This overview first provides a sense of the extent of immigration into the U.S. and into the Federal Reserve’s Eighth District, served by the St. Louis Fed. Second, the source areas for immigrants coming to the U.S. and, more specifically, to the District, are identified. Regarding District immigrants, we restricted our attention to the four largest metropolitan statistical areas (MSAs), which are St. Louis, Memphis, Louisville and Little Rock. We compared these MSAs with the nation and also with the Chicago MSA, which is outside the District but is a good benchmark for comparison with District MSAs.

Measuring Immigration

After people immigrate, they may, over the years, become naturalized U.S. citizens. If we had excluded all such citizens from our immigration count, we might have ended up with a distorted sense of the role that immigration played in the recent past. An alternative was to count the number of foreign-born1 in the population, which reflects some of the recent past in addition to current immigration flows. This was the method we chose. We estimated the number of foreign-born using the birthplace variable of the American Community Survey (ACS) and the 1990 and 2000 censuses.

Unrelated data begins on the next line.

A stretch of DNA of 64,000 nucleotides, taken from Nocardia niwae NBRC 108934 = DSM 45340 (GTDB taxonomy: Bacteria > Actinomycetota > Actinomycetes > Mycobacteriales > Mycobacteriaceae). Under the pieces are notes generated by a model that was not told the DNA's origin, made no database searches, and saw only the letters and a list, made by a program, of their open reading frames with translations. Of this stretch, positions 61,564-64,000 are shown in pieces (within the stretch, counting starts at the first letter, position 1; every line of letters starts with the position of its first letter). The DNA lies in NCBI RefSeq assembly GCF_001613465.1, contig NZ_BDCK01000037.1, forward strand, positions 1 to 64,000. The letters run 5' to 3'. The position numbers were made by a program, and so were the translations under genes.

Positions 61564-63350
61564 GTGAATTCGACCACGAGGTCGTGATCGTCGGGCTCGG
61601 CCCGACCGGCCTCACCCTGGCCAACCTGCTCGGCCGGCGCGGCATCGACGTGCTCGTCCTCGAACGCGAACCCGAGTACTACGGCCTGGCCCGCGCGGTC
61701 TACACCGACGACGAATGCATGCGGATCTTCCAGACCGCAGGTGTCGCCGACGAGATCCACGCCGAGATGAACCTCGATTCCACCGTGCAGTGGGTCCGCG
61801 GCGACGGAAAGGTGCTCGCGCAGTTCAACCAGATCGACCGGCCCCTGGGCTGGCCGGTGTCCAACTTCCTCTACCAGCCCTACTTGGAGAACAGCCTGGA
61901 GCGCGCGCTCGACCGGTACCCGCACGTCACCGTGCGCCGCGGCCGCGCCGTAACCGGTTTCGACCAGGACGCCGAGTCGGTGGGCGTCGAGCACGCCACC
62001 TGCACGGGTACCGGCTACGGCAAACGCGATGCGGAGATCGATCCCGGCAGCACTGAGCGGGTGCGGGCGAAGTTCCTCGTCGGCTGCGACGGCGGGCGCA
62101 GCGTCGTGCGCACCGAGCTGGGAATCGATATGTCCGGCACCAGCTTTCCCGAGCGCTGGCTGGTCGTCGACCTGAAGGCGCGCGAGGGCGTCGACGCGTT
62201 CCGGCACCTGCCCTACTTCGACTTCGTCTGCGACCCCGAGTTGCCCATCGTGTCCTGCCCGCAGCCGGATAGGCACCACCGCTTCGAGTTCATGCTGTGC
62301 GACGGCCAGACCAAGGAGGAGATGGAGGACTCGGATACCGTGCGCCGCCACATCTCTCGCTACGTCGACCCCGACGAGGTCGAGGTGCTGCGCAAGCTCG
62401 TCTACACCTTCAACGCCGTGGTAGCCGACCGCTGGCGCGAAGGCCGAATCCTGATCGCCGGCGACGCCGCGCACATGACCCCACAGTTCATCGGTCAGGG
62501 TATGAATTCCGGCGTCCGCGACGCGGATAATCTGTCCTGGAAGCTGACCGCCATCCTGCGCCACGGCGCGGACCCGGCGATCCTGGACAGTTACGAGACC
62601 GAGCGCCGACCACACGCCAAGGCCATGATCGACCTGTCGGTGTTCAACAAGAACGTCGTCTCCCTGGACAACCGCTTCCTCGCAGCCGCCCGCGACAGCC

The chart shows that the share of the U.S. population that is foreign-born has risen steadily, from 8.7 percent in 1990 to 14.2 percent in 2014. Chicago has a similar trend but with higher initial and final shares of the foreign-born. The District MSAs have starkly lower figures, with Memphis having the largest share in 2014 at 6.1 percent. Considering, however, that the 1990 share in all four of the District MSAs was 2.5 percent or less, the trend in the District is one of growth. For example, St. Louis doubled its foreign-born share to 5 percent in the most recent estimate.